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achievement

Our sense of what is realistic or not might actually limit our own possibility. Consider running a four-minute mile. It was thought to be impossible until Roger Bannister broke the four-minute barrier in 1954. The record now stands at 3:43 and the mile has been run in under four minutes at least 4,500 times.
We all lack courage and perseverance; we stumble. Whether or not we can spell out procrastination, we are gold medalists in doing so. We know, however, there is nothing more de-motivating and damaging to our self-esteem than not being able to depend on ourselves.
During the past 30 years, more than 600 people from all walks of life have been invested into Order of Ontario. They are your neighbours. They represent the best of who we can be, and are united by their exceptional achievements and service to others. The Order of Ontario is how we recognize and celebrate those who have enriched our lives.
I have nothing against the word success or even it's traditional definition. It's just a word, after all. But let's call it what it is. It's a benchmark for performance and attainment -- a measuring stick. Tangible metrics are important and have their place, particularly in the business world. But if you're looking for personal fulfillment, it's not likely that traditional measures of success are going to get you there.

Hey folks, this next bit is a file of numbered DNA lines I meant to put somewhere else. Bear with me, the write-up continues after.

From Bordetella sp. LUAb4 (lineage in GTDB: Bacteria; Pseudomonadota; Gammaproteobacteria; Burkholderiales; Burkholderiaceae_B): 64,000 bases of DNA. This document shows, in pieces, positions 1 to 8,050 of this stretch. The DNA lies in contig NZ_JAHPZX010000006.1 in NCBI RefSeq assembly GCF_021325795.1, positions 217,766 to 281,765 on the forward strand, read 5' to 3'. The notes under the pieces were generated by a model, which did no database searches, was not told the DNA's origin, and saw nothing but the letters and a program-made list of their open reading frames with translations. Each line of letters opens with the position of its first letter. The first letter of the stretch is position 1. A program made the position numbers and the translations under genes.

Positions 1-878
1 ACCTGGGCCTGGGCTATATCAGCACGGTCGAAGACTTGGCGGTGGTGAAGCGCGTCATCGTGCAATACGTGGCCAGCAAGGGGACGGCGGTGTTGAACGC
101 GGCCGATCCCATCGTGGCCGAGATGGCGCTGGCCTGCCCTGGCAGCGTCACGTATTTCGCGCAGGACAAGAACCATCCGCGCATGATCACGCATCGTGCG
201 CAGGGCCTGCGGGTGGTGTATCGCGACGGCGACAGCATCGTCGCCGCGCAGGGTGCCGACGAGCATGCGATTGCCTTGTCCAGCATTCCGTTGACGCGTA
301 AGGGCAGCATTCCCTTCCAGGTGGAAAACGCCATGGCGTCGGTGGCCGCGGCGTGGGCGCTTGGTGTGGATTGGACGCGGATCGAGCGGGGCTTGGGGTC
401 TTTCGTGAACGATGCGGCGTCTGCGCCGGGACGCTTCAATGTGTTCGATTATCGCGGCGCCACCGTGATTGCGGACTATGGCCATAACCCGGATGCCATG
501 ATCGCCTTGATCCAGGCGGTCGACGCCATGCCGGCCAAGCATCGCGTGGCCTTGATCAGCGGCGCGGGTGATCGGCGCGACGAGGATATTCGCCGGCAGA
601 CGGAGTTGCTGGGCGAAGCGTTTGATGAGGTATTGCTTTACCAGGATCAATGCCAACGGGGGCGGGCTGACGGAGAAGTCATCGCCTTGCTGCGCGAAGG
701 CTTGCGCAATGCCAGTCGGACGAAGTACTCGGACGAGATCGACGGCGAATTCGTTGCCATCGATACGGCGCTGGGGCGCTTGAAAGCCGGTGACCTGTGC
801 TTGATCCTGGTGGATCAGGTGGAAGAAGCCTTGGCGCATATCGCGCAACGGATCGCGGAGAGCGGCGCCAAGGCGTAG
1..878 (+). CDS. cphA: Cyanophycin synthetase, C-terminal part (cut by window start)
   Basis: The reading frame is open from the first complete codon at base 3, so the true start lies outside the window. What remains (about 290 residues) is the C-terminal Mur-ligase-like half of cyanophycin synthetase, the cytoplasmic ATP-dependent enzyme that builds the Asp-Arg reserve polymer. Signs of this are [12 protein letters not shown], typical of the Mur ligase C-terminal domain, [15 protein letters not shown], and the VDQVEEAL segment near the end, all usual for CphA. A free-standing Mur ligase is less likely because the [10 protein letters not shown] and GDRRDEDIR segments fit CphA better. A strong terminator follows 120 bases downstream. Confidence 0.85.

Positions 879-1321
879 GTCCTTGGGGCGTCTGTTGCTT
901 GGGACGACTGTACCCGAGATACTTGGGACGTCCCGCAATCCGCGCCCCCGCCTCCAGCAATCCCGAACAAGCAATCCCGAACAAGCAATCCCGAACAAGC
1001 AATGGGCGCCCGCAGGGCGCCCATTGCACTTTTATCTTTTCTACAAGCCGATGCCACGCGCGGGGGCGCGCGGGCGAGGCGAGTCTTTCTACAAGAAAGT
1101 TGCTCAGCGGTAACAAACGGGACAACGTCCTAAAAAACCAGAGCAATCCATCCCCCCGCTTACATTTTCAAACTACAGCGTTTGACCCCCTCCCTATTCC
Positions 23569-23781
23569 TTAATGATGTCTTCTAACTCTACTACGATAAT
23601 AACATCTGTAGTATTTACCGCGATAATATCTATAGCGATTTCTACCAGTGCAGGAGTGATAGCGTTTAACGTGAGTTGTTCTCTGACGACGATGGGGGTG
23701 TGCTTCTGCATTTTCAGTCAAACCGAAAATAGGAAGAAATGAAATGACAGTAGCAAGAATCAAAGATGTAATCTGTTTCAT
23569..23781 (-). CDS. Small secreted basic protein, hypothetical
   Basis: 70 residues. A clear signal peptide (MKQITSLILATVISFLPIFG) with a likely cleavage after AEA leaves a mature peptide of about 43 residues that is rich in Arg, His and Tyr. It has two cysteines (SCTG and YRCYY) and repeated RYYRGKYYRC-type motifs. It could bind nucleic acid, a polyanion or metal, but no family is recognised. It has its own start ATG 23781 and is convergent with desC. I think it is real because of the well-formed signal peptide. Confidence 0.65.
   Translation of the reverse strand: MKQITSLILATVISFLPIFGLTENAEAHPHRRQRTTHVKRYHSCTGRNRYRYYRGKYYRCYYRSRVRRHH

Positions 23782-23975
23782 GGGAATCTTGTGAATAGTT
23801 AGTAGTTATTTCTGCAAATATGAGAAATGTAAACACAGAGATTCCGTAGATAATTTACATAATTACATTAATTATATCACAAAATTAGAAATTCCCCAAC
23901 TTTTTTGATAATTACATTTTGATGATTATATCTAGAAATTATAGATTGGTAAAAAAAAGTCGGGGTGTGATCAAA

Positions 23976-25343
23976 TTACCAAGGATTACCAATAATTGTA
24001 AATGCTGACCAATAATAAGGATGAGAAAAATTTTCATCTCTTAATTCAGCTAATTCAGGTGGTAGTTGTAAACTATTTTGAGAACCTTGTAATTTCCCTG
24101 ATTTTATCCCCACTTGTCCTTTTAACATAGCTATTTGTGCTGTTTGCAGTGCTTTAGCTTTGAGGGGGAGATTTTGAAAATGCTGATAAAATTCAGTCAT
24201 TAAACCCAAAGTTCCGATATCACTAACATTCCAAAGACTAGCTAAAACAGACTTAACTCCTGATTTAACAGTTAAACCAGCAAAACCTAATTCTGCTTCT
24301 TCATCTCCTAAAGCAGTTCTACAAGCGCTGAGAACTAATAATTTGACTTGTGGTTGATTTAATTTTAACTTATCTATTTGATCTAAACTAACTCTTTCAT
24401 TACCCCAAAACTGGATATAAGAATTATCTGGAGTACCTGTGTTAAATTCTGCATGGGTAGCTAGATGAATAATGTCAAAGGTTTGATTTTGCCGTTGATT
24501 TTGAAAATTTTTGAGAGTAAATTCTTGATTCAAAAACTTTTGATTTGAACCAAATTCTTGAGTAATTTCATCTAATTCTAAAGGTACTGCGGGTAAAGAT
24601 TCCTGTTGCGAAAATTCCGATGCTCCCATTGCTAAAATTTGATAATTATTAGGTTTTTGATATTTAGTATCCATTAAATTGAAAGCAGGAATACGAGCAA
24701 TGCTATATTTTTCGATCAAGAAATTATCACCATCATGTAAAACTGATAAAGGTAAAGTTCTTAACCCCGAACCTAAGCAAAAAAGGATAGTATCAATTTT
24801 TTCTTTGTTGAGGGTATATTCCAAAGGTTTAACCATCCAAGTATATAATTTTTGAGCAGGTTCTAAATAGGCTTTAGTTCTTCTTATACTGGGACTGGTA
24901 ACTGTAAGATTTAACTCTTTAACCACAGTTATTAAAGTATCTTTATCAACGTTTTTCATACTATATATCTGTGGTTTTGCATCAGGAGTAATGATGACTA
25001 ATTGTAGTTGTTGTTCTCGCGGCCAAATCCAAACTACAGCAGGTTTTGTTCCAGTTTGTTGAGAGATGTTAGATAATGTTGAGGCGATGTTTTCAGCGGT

If you're a frenzied striver (and lord knows I have lots of experience in this department), you struggle and push and rage to get more, but before you take a moment to appreciate what you have, it's on to the next thing. Better. Higher. More stuff. More accomplishments. More accolades. Enough. You have enough. Notice it. Appreciate it.
We tend to be so hung up on rising to the top that we fail to realize that being overly competitive can actually push us down. True greatness comes to those who elevate others; who lift them up without regard to where it will place them in the hierarchy of the marketplace of life.
I am not saying that we should not strive to be the very best people and professionals we can be. This is not a call to "lean out." By all means, let's strive to be amazing, but let's also aspire to be more gentle with ourselves and with others.
Sometimes we get so caught up in getting ahead that we forget ourselves in the scramble. A firm believer in the pursuit of growth and development, I believe it's important to push yourself. It is equally important to pace yourself. You can do both. Here are some tips for hitting your stride:
2012-06-18-ShannonSkinner.jpg I recently had the pleasure of interviewing award-winning editor and celebrated columnist, Leah Eichler. Her weekly career takes a refreshing and insightful perspective on issues that women face in today's workplace.
2012-06-18-ShannonSkinner.jpg It was while working in brand marketing for packaged goods companies that Sandler, a single mother of four young children, felt there was a lack of the kind of market intelligence she desired, so she opened her own company...